If you are like many Americans, you may have put off your estate planning for years. Now that you are getting older, you think that it is too late to get your plans in order. The truth is, it's never too late to plan. Every little bit of planning can help your loved ones manage your affairs both at the end of your life, and after your death. Here are a few tips for quick planning that can save time, energy, and money for your loved ones:
1. Add joint account holders or make bank and investment accounts transferable or payable on death. If you have a trusted friend or loved one to whom you would like money held in bank or investment accounts to go after your death, you might want to add that individual as joint account holder. A joint account holder can handle your financial affairs should you become incapable of doing so. Upon your death, the surviving joint account holder will take over the account without the involvement of a probate court. If you prefer to keep your account in your name during your lifetime, you can designate an individual to whom the account should "transfer on death" or be "payable on death." This quick planning technique can prevent your assets from being tied up in probate proceedings and allow a smooth transfer of your assets after death.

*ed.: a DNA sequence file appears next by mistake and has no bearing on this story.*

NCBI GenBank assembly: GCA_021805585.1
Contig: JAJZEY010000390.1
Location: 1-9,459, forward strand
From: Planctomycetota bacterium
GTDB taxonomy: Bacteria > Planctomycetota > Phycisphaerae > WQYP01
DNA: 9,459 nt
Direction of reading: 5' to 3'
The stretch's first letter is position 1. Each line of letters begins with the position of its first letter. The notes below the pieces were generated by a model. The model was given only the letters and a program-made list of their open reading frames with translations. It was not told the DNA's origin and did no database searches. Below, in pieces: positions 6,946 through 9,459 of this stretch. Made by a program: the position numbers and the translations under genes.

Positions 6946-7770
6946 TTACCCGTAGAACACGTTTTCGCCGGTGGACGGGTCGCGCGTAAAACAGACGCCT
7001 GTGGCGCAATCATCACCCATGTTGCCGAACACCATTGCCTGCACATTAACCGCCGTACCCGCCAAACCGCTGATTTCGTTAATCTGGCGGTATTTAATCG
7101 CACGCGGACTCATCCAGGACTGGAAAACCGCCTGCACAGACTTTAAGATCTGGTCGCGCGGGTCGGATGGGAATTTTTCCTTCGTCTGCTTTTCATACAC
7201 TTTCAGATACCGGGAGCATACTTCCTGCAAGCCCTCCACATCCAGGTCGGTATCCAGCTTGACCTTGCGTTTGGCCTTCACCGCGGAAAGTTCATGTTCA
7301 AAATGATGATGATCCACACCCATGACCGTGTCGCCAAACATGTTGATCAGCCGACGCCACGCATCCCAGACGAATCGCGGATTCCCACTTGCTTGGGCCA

2. Make your real estate assets transferable upon death. Indiana and Ohio have differing, but effective tools for making sure that your real property seamlessly transfers to the individual or individuals you choose upon your death. In Indiana, a deed (called a Transfer on Death Deed) can be recorded during your lifetime to designate a beneficiary to whom your property should transfer upon your death. After you pass away, the property will immediately transfer to the beneficiary upon the filing of a death certificate and an affidavit with the county recorder. In Ohio, a Transfer on Death Affidavit can be recorded with the county recorder during your lifetime to achieve the same result. Just as in Indiana, the recording of a death certificate and an affidavit with the proper Ohio county recorder will seamlessly transfer real property to the beneficiary selected in the TOD Affidavit. As mentioned, a TOD Deed or TOD Affidavit cannot be created after the death of the property owner. In both circumstances, property transfers are simplified as they occur outside of probate proceedings.
3. Establish joint vehicle ownership or designate a transfer on death beneficiary. By holding title to your vehicle jointly with another individual, the vehicle becomes the sole property of the survivor upon your death. You can also designate a beneficiary to take ownership of your vehicle upon your death by utilizing a transfer on death designation on your certificate of title. Upon your death, your vehicle title will transfer directly to this beneficiary after just a few simple steps without the involvement of a probate court.
It is always best to plan ahead and be prepared for the unexpected. However, if time is short, making a few quick changes can prevent major headaches for your loved ones down the road.